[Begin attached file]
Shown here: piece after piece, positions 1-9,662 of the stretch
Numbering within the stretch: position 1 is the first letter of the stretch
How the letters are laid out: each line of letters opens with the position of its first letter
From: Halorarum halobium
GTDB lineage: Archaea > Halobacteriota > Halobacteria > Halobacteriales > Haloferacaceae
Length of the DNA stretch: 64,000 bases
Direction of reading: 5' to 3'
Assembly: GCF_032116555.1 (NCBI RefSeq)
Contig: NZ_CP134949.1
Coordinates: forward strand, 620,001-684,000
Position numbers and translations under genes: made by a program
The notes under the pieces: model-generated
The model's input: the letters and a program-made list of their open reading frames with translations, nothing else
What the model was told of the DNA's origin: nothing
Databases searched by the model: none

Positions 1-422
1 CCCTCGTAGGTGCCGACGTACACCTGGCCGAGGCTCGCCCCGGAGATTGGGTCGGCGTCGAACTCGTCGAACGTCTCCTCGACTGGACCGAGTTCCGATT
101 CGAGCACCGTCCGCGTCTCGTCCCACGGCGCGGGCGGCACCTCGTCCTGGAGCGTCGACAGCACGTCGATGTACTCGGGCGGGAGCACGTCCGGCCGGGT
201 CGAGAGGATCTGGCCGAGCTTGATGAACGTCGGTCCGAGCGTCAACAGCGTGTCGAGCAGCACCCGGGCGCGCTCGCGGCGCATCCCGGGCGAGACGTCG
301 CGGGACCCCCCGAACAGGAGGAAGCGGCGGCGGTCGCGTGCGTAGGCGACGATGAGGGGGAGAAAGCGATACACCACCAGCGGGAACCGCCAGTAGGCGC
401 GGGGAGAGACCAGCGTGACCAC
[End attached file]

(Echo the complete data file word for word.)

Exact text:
Shown here: piece after piece, positions 1-9,662 of the stretch
Numbering within the stretch: position 1 is the first letter of the stretch
How the letters are laid out: each line of letters opens with the position of its first letter
From: Halorarum halobium
GTDB lineage: Archaea > Halobacteriota > Halobacteria > Halobacteriales > Haloferacaceae
Length of the DNA stretch: 64,000 bases
Direction of reading: 5' to 3'
Assembly: GCF_032116555.1 (NCBI RefSeq)
Contig: NZ_CP134949.1
Coordinates: forward strand, 620,001-684,000
Position numbers and translations under genes: made by a program
The notes under the pieces: model-generated
The model's input: the letters and a program-made list of their open reading frames with translations, nothing else
What the model was told of the DNA's origin: nothing
Databases searched by the model: none

Positions 1-422
1 CCCTCGTAGGTGCCGACGTACACCTGGCCGAGGCTCGCCCCGGAGATTGGGTCGGCGTCGAACTCGTCGAACGTCTCCTCGACTGGACCGAGTTCCGATT
101 CGAGCACCGTCCGCGTCTCGTCCCACGGCGCGGGCGGCACCTCGTCCTGGAGCGTCGACAGCACGTCGATGTACTCGGGCGGGAGCACGTCCGGCCGGGT
201 CGAGAGGATCTGGCCGAGCTTGATGAACGTCGGTCCGAGCGTCAACAGCGTGTCGAGCAGCACCCGGGCGCGCTCGCGGCGCATCCCGGGCGAGACGTCG
301 CGGGACCCCCCGAACAGGAGGAAGCGGCGGCGGTCGCGTGCGTAGGCGACGATGAGGGGGAGAAAGCGATACACCACCAGCGGGAACCGCCAGTAGGCGC
401 GGGGAGAGACCAGCGTGACCAC